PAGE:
Commission-free online brokerage Robinhood agreed to pay $65 million in penalties for misleading customers as to the largest source of its revenue: fees it earned from trading firms for routing customer orders to them.
The Securities and Exchange Commission said that between 2015 and 2018, Robinhood made misleading statements about the practice. Though its main selling point to customers was the ability to trade commission free, it did not adequately disclose that customer orders were being executed at prices inferior to other brokers, and that Robinhood was getting paid to direct trades to trading firms offering those inferior prices, the SEC said.
“Robinhood provided misleading information to customers about the true costs of choosing to trade with the firm,” said Stephanie Avakian, Director of the SEC’s Enforcement Division in a statement. “Brokerage firms cannot mislead customers about order execution quality.”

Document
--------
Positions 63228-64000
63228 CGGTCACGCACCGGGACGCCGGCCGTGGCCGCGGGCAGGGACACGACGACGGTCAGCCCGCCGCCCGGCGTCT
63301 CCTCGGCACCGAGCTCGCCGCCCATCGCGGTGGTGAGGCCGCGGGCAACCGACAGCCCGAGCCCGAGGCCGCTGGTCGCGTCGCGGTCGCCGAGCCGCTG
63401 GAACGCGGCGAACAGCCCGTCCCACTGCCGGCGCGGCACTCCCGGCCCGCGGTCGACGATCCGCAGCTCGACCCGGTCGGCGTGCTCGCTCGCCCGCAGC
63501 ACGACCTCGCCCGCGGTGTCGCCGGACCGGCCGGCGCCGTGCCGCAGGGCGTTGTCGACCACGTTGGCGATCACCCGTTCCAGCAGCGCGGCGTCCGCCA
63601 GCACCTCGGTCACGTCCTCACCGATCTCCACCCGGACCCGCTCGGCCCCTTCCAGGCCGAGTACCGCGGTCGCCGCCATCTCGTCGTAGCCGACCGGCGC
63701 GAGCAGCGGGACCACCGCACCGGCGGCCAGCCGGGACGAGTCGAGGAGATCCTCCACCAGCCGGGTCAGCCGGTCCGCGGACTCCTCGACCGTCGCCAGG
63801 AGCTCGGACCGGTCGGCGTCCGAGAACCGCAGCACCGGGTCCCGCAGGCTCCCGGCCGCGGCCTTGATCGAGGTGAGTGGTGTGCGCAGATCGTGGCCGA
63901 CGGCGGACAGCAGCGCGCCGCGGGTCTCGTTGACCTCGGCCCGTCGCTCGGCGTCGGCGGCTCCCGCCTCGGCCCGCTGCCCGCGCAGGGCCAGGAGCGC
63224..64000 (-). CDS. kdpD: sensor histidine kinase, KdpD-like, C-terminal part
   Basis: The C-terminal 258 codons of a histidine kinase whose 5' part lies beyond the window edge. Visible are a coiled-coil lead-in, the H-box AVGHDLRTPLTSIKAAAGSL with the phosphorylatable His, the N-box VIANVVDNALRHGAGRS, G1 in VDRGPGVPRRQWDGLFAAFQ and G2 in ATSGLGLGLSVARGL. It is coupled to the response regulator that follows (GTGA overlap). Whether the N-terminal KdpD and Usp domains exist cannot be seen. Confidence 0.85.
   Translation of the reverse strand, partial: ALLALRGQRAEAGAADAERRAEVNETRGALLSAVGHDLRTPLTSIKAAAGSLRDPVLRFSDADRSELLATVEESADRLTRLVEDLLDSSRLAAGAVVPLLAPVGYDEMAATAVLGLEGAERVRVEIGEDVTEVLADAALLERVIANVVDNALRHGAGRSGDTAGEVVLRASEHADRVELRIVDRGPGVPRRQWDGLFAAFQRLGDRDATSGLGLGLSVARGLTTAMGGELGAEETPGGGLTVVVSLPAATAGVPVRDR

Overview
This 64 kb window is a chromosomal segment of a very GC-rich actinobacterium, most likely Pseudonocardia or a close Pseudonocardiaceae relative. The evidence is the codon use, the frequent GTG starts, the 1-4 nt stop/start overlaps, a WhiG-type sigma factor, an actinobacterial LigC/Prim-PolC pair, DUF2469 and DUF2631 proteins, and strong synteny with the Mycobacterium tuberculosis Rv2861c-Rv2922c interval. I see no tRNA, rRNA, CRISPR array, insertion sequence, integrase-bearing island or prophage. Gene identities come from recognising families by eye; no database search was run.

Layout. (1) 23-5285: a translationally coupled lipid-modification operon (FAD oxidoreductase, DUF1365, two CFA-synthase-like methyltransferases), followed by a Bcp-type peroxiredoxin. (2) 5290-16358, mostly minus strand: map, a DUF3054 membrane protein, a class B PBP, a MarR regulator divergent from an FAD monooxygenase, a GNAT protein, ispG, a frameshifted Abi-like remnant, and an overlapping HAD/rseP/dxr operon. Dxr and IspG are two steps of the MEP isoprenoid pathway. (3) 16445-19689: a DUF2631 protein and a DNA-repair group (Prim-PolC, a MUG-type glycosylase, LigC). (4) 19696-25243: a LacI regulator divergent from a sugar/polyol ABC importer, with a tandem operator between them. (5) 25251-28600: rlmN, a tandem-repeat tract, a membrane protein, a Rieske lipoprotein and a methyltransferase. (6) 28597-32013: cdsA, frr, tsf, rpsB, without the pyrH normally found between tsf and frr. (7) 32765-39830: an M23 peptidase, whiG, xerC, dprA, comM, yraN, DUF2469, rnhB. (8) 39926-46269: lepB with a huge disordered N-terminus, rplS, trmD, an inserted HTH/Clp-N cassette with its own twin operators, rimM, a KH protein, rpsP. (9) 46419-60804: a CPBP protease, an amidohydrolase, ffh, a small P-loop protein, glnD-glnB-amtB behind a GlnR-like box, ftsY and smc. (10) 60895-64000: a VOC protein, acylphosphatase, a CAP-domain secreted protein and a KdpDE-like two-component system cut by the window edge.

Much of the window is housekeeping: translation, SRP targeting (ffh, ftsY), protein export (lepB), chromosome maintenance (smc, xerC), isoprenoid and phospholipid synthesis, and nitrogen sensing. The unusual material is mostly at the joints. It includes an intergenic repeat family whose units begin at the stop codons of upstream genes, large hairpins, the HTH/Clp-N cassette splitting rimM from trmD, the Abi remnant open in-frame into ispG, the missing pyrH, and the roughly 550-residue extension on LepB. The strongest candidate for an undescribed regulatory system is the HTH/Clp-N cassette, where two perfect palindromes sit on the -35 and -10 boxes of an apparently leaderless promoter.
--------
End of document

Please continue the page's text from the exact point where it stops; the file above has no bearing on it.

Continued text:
Robinhood settled the charges without admitting or denying the SEC’s findings, and the firm says that it is fully transparent with customers about its current revenue streams.
“The settlement relates to historical practices that do not reflect Robinhood today,” Dan Gallagher, chief legal officer at Robinhood said in an email. ” We recognize the responsibility that comes with having helped millions of investors make their first investments, and we’re committed to continuing to evolve Robinhood as we grow to meet our customers’ needs.”